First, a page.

I think it depends on context. My wife and I have sailed together so much, and we fully split duties. Whoever is at the wheel releases the jib sheet, and the other grinds. The only conversation is something like, I think I'll tack now. The other person goes over to the winch as says OK. Then the helms person turns the wheel. When we have guests, no need to interrupt the conversation, unless they want to play. If they do, I usually start them on the wheel, it's easier, then if they are interested, teach them to grind. No formal language, more like "ready?" and taking a look to see the wrapped the sheet the right way, etc.
When we talk about lines, we do use the right terms. When we talk about direction we do use port and starboard. But we don't need to talk much, too many years.
And let me strongly agree with capta. ABSOLUTELY no words spoken when anchoring. We stay in the cockpit and discuss the plan quietly and perhaps motor by the spot. I casually walk forward, she maneuvers back to the "spot" and brings the boat to a halt. I lower the anchor. Hand signals only including pointing where to go, fingers for RPMs in 100's in reverse to gradually set, closed fist for neutral, etc. All signals given casually, particular singular fingers avoided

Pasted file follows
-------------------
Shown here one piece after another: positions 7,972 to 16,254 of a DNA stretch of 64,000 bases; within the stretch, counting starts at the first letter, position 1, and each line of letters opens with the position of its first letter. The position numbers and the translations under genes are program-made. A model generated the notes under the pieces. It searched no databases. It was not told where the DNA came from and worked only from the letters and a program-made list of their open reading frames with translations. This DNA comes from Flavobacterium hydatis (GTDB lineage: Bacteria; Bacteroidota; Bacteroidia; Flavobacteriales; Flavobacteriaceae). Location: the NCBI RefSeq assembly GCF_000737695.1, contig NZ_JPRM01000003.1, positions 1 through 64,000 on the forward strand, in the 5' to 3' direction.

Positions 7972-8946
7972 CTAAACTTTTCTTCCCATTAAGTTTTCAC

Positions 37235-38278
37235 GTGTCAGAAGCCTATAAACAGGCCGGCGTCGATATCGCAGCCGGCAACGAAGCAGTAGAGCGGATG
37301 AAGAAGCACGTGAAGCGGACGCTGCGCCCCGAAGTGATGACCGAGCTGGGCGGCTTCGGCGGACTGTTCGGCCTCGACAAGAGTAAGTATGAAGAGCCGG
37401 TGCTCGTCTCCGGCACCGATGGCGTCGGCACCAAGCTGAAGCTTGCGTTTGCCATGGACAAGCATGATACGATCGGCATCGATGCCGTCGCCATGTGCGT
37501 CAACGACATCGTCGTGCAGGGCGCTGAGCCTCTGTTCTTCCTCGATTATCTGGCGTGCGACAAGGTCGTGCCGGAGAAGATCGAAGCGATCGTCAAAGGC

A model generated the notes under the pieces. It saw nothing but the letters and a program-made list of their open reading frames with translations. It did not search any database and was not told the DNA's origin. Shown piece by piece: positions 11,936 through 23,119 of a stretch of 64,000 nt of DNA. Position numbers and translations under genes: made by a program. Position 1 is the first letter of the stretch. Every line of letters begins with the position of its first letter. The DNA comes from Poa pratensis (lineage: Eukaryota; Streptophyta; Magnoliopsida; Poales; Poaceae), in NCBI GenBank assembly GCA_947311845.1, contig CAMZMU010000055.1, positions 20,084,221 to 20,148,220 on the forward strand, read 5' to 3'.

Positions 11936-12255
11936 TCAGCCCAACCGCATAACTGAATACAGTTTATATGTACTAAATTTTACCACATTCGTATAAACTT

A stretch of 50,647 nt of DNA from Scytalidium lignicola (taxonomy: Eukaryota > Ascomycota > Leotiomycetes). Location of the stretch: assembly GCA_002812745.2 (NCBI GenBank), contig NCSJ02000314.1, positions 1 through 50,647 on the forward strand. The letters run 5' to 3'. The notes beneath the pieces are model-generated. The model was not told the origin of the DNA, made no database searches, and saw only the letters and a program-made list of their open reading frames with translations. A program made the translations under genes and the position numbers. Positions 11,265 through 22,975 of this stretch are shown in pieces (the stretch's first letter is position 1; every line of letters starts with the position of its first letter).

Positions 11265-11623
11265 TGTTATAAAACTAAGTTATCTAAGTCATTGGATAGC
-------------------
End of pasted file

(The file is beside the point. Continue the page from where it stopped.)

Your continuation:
. When set and snubbed, walk back to the cockpit and enjoy the show over cocktails as others arrive.
It's not how you anchor, it's how you look (and sound). Same thing approaching docks. Plan first, vocalize in the rare occasion that you need to change the plan.
That said, I suppose in a school situation, or a yacht club or race when the crews change a lot, etc, common language might be helpful.